Foraging ecology of Emperor Penguins at the
Snow Hill colony, Antarctic Peninsula
Proponent: Graham Robertson, Australian Antarctic Division, Channel Highway, Kingston Tasmania 7050 Australia.
The aim of the research program is to study the foraging ecology of emperor penguins at the Snow Hill colony in summer (December-March). Emphasis will be placed on seeking understanding of factors affecting survival of a) fledglings on their maiden excursion from the natal site and b) adults during the pre-molt and post-molt fattening phases of the annual cycle.
Of these two areas, knowledge of the pre-molt and post-molt fattening stages and their locations is especially important because both are critical to the emperor penguin annual calendar. Because emperor penguins typically lose more than 30% of their body weight during the molt, it is important they are able to fatten normally both before the molt and after the molt (to re-build body energy reserves) before the new breeding season. Once breeding commences male emperors must fast for four months (females fast for half this period) to successfully raise their chick. Any influences that impair the capacity of emperors to return to normal body weight before and after the molt has the potential to affect breeding frequency as well as the survival of adult and chick as the breeding season unfolds
Factors affecting survival are likely to be interactions with commercial fishing (krill, finfish) operations in the Weddell Sea and South Atlantic regions, and global warming related changes to the dynamics of the pack-ice zone and the food web. The results of the program will be published in the international scientific literature and submitted to appropriate management for a, such as the Committee for Environmental protection of the Antarctic Treaty and the Commission for the Conservation of Antarctic Marine Living Resources (oversees the management of ecologically sustainable fisheries in the Southern Ocean).
Question 1: What are the foraging ranges, extent of dependence on the pack-ice zone and extent of overlap with commercial fisheries of fledglings on their first trip to sea, and adults during the pre-molt and post-molt phases of the annual cycle?
Question 2: How do the foraging patterns of fledgling and adult emperor penguins vary between years?
The project will be conducted jointly by the Instituto Antarctico, Argentina, the Universidad de la Plata, Argentina, and the Australian Antarctic Division.
Since this is a logistically complicated study that has never been attempted before, a step-wise approach is proposed as the best way forward. Thus, the first two years of the study will be devoted to understanding how emperor penguins from the Snow Hill colony use the pack-ice zone in summer. Ideally contrasting pack-ice years (ie. a heavy versus light) will fall within the initial stages of the study. The first two years of the study will determine the feasibility of completing the intended five-year program and to help shape the final three years of the overall program.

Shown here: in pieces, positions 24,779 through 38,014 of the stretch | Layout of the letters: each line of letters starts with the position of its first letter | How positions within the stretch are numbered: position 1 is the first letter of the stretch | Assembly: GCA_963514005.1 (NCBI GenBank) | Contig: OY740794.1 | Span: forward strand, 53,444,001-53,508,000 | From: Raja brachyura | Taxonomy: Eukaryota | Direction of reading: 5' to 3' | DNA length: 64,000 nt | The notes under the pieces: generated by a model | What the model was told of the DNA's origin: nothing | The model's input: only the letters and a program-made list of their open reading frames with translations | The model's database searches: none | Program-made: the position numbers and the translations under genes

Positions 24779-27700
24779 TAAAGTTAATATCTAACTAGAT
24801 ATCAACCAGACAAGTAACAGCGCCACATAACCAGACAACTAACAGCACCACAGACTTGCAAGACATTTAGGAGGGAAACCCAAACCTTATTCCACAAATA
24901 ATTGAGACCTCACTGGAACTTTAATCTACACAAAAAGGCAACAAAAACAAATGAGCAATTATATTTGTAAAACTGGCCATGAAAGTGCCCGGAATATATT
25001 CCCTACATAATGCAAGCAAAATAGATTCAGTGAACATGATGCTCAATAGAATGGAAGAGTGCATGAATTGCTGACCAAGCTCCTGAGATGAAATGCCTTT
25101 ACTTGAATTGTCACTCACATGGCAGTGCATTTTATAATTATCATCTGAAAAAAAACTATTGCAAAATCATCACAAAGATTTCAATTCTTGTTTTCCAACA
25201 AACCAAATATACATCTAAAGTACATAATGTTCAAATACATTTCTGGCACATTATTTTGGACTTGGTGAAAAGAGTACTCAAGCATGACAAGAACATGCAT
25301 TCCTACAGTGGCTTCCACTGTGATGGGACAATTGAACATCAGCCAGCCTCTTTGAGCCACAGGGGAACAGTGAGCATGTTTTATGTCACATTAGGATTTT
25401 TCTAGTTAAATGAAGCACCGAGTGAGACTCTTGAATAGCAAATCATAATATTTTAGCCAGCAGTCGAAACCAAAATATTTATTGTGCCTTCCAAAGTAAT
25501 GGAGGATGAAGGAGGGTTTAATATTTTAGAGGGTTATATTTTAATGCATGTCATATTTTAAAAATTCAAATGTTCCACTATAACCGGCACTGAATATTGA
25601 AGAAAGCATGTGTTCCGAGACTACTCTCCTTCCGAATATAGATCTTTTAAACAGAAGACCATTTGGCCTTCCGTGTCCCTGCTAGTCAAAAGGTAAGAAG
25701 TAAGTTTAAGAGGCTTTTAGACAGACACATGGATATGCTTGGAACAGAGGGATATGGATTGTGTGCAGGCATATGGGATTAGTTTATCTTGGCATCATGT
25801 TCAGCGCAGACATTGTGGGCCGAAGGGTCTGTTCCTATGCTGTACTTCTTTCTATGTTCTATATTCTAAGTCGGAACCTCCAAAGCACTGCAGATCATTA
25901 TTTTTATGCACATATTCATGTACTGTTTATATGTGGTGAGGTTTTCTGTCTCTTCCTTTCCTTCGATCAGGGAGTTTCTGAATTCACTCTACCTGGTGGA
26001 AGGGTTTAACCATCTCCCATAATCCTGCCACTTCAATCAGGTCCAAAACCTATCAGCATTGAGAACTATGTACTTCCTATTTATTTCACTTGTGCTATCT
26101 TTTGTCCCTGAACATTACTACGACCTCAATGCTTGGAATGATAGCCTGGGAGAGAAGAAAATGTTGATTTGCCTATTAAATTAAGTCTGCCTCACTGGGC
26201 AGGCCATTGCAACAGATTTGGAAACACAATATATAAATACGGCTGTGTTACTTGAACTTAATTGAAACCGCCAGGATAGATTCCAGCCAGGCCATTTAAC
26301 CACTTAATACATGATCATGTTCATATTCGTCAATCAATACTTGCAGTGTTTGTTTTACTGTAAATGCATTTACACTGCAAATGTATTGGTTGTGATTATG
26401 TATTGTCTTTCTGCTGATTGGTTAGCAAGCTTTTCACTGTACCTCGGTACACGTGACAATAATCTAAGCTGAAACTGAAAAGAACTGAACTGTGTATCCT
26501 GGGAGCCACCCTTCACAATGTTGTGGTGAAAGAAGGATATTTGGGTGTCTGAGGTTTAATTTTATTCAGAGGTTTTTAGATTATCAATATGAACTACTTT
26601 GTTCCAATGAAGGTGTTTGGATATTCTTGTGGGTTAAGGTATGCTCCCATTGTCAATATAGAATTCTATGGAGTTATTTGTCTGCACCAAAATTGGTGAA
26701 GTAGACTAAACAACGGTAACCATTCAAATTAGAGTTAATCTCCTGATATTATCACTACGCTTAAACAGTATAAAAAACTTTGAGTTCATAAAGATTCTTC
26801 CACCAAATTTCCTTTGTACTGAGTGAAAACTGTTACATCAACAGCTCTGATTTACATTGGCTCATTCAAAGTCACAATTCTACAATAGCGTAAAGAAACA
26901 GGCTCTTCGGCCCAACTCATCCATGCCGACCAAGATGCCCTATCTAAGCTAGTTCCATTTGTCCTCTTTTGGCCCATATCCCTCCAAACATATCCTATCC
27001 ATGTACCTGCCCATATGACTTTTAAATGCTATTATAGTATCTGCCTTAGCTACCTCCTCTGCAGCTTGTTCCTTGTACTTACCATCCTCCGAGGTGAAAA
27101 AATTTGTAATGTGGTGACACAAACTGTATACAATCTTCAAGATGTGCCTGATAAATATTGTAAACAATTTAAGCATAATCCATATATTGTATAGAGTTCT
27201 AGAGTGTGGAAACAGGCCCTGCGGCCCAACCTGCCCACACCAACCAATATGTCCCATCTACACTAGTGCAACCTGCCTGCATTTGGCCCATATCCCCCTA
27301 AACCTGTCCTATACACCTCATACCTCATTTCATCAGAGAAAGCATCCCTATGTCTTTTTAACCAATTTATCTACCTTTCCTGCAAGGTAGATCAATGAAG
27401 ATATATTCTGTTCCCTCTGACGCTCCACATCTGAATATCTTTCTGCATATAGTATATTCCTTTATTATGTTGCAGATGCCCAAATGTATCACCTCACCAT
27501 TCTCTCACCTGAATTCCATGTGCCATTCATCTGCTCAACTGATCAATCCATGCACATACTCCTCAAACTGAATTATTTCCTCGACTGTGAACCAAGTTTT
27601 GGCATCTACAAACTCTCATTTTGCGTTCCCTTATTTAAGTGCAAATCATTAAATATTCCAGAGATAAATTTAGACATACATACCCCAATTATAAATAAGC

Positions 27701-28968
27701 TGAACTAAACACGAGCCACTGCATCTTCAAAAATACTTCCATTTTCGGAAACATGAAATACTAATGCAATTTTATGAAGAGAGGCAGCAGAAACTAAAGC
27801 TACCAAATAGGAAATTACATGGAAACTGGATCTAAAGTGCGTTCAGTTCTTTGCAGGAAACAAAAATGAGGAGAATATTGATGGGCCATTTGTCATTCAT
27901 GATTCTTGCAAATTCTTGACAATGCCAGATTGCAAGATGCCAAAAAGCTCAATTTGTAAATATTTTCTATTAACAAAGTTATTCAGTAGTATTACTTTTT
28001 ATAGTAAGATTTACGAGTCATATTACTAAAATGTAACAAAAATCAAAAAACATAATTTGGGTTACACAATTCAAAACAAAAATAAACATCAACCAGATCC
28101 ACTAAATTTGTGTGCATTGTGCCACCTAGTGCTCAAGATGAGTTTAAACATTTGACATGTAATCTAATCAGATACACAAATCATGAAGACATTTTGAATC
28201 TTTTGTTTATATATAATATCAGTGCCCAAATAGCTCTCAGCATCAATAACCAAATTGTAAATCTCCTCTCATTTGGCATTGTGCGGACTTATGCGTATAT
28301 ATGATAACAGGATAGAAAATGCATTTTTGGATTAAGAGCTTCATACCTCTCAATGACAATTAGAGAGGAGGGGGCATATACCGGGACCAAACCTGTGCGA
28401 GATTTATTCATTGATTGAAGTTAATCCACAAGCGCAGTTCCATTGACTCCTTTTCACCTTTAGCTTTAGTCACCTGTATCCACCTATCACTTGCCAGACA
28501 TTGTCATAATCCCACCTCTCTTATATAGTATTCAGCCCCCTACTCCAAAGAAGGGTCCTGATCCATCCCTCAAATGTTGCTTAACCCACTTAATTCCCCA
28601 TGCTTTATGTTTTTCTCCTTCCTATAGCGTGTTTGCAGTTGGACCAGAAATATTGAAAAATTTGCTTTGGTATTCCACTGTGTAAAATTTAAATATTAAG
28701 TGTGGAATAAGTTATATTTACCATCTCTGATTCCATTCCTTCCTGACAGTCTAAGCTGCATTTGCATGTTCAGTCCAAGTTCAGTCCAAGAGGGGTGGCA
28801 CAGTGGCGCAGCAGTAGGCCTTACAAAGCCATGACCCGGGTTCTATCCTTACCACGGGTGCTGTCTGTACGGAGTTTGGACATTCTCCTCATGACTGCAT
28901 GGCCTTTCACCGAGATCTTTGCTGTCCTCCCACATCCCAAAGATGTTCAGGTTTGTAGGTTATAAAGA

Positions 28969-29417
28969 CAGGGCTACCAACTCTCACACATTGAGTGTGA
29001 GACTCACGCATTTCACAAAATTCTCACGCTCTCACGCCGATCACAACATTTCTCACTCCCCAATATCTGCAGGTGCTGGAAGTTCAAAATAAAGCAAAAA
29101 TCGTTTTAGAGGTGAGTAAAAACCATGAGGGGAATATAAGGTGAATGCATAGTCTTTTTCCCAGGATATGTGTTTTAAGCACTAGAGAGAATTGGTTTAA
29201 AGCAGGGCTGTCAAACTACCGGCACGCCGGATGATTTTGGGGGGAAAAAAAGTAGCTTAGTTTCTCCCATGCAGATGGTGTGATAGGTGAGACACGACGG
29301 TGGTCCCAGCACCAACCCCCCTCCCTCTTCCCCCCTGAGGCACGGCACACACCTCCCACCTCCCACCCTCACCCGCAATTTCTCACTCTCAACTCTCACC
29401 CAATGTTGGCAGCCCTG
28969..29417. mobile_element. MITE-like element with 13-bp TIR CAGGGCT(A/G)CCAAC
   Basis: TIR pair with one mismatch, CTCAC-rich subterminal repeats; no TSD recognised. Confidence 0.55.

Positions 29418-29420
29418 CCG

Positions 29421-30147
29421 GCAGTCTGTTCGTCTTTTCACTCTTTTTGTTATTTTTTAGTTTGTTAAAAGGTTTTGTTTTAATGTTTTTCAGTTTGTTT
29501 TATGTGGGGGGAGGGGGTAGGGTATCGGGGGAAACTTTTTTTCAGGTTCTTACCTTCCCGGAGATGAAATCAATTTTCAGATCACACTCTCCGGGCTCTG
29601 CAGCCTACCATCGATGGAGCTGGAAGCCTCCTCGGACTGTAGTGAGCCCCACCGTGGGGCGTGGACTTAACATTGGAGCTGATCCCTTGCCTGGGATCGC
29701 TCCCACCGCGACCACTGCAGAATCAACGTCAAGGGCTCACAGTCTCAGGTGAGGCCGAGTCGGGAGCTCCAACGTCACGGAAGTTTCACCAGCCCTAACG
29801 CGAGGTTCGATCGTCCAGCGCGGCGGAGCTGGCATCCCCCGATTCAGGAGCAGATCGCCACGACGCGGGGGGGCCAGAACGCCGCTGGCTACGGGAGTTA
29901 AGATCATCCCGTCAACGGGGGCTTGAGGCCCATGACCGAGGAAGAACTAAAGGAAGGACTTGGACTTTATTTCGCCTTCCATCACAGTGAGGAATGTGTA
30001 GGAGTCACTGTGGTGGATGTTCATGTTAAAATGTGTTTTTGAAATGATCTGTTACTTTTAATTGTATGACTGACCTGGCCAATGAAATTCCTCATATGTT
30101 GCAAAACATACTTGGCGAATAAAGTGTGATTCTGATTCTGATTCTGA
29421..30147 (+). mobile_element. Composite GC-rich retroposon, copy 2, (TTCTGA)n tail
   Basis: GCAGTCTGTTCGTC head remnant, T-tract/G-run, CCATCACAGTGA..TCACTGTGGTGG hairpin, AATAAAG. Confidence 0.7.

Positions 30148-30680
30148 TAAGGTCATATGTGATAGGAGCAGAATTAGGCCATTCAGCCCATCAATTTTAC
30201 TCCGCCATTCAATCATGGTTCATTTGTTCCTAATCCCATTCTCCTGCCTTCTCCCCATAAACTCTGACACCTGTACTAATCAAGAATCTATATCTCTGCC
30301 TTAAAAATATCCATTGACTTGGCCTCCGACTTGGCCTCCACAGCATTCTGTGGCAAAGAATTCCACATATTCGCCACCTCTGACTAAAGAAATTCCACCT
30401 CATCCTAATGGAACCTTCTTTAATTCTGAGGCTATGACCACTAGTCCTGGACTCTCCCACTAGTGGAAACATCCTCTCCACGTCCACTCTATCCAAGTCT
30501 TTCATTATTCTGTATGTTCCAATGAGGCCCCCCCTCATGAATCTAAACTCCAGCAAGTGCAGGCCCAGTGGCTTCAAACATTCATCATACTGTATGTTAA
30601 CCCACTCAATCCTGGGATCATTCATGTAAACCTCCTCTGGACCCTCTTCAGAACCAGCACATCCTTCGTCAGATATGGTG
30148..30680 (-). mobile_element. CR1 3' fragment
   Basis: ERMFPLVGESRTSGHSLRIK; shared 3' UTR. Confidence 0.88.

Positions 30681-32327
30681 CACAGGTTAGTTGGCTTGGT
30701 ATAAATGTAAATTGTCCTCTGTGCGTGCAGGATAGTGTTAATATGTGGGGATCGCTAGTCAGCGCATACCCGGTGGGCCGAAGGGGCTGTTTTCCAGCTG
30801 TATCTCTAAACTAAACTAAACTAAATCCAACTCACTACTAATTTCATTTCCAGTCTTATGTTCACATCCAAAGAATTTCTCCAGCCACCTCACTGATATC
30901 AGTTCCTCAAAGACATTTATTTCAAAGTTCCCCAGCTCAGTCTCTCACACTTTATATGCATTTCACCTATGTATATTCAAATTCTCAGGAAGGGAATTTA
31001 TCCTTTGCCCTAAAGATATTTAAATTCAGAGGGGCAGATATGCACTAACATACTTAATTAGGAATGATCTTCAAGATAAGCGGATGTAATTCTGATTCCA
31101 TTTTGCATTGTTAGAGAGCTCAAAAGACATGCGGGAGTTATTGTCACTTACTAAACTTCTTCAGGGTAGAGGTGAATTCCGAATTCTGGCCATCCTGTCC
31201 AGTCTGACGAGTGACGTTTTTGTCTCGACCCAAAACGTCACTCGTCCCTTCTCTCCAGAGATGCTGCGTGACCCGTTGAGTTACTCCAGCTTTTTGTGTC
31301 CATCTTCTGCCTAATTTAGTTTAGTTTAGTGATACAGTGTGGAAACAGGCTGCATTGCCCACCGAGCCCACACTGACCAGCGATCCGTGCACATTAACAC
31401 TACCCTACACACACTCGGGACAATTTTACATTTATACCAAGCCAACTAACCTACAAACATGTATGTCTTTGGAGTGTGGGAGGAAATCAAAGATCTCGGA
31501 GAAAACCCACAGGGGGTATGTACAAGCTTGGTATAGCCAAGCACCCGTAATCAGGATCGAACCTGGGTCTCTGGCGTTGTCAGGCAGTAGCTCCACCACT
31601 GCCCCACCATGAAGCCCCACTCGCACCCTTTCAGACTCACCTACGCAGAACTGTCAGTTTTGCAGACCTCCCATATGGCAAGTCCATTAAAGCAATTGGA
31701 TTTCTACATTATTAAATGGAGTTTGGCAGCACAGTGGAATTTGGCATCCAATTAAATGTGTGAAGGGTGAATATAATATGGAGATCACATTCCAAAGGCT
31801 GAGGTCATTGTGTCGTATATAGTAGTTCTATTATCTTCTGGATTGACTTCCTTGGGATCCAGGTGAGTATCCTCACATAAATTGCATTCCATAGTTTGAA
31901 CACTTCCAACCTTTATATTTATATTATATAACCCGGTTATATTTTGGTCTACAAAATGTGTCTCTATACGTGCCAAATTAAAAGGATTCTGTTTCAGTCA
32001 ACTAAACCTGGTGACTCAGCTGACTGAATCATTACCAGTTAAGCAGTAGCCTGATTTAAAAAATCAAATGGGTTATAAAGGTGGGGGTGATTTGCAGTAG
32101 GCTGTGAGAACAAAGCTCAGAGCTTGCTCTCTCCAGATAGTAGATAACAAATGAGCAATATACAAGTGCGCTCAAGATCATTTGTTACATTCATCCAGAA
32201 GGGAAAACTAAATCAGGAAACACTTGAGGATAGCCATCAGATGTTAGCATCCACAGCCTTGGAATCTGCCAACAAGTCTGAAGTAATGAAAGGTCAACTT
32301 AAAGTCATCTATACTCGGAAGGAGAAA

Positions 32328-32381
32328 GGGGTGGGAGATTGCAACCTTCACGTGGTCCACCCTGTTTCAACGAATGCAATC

Years 1 and 2
Adult and fledgling emperors from Snow Hill will be tracked for several months in the first two years of the study to quantify foraging ranges and use of the sea ice zone. This information gathered will provide knowledge on these hitherto unknown aspects of emperor behavior and will aid in the design of the remaining years of the study, which will present unique logistical challenges
As mentioned, the nature of the research activities in years 3-5 will be contingent upon findings in years 1-2. The information below is based on the assumption that continued logistical support by Argentina is available, and that the location and capture of adult emperor penguins in the pack-ice zone using a chartered yacht is considered to be feasible.
Activities in years 3-5 involve a third (and last) year of satellite tracking fledglings, three additional years (making five years in total) tracking pre-molt adults, and three years spent tracking post-molt adults.
Data on pre-molt adults will be collected over each of the five years of the study. In addition to the initial assessment in years 1 and 2, research on the post-molt fattening phase requires knowledge of the location of molt grounds to enable birds to be located and instrumented (research on the pre-molt stage must always be coupled to tracking studies during the pre-molt period). Thus, the pre-molt phases will be studied over five years, whereas the post molt stage and the movements of the fledglings will each be studied over three years.
The total estimated cost of this project is $980,000 over five years. Visit our page on Crowdrise to find out how you can help us with this project.